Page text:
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Crason Family Crest Products


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Crason Family Crest Products




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See Also


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See Also




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Citations


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Citations



    Other References

    1. Skene, William Forbes Edition. Chronicles of the Picts, Chronicles of the Scots and Other Early Memorials of Scottish History. Edinburgh: H.M. General Register House, 1867. Print.
    2. Leyburn, James Graham. The Scotch-Irish A Social History. Chapel Hill: UNC Press, 1962. Print. (ISBN 0807842591).
    3. Le Patourel, John. The Norman Empire. New York: Oxford University Press, 1976. Print. (ISBN 0-19-822525-3).
    4. Markale, J. Celtic Civilization. London: Gordon & Cremonesi, 1976. Print.
    5. Fulton, Alexander. Scotland and Her Tartans: The Romantic Heritage of the Scottish Clans and Families. Godalming: Bramley, 1991. Print. (ISBN 0-86283-880-0).
    6. Warner, Philip Warner. Famous Scottish Battles. New York: Barnes and Noble, 1996. Print. (ISBN 0-76070-004-4).
    7. Moody David. Scottish Family History. Baltimore: Genealogical Publishing, 1994. Print. (ISBN 0806312688).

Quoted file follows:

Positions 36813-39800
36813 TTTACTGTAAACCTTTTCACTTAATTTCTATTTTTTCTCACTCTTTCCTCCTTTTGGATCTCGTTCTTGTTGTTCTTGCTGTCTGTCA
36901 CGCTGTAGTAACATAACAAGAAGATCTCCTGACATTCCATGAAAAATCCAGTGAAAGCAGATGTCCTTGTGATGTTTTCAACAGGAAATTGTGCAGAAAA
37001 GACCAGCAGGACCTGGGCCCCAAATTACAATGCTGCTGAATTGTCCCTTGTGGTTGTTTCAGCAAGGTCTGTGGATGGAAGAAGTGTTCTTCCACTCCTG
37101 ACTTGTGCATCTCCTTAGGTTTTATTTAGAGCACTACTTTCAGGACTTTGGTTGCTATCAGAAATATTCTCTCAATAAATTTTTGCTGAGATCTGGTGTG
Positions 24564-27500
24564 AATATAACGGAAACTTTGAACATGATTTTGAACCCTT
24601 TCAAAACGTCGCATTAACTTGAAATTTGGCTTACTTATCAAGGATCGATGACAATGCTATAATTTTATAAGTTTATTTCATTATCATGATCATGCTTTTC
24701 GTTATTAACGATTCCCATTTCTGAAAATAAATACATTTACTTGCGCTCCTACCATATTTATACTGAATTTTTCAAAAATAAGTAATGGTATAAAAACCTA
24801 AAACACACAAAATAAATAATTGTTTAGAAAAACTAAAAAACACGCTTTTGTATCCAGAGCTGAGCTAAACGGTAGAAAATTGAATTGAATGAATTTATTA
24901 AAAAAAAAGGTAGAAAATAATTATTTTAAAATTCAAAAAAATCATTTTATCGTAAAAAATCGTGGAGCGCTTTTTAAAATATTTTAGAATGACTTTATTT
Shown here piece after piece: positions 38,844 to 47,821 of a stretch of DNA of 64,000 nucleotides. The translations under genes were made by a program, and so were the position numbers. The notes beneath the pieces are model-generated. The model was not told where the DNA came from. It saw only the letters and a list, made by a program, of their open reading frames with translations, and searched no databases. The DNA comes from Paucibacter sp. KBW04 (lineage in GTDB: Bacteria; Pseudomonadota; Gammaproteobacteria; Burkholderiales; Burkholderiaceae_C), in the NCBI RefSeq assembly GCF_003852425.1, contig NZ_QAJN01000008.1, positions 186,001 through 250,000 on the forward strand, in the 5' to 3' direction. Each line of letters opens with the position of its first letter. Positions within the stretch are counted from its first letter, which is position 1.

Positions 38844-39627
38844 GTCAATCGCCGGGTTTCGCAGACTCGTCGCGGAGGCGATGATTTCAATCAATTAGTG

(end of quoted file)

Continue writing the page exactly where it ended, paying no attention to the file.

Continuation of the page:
8. Adam, Frank. Clans Septs and Regiments of the Scottish Highlands 8th Edition. London: Bacon (G.W.) & Co, 1970. Print. (ISBN 10-0717945006).
    9. Matthews, John. Matthews' American Armoury and Blue Book. London: John Matthews, 1911. Print.
    10. Crozier, William Armstrong Edition. Crozier's General Armory A Registry of American Families Entitled to Coat Armor. New York: Fox, Duffield, 1904. Print.
    11. ...

    The Crason Family Crest was acquired from the Houseofnames.com archives. The Crason Family Crest was drawn according to heraldic standards based on published blazons. We generally include the oldest published family crest once associated with each surname.

    This page was last modified on 9 February 2016 at 08:06.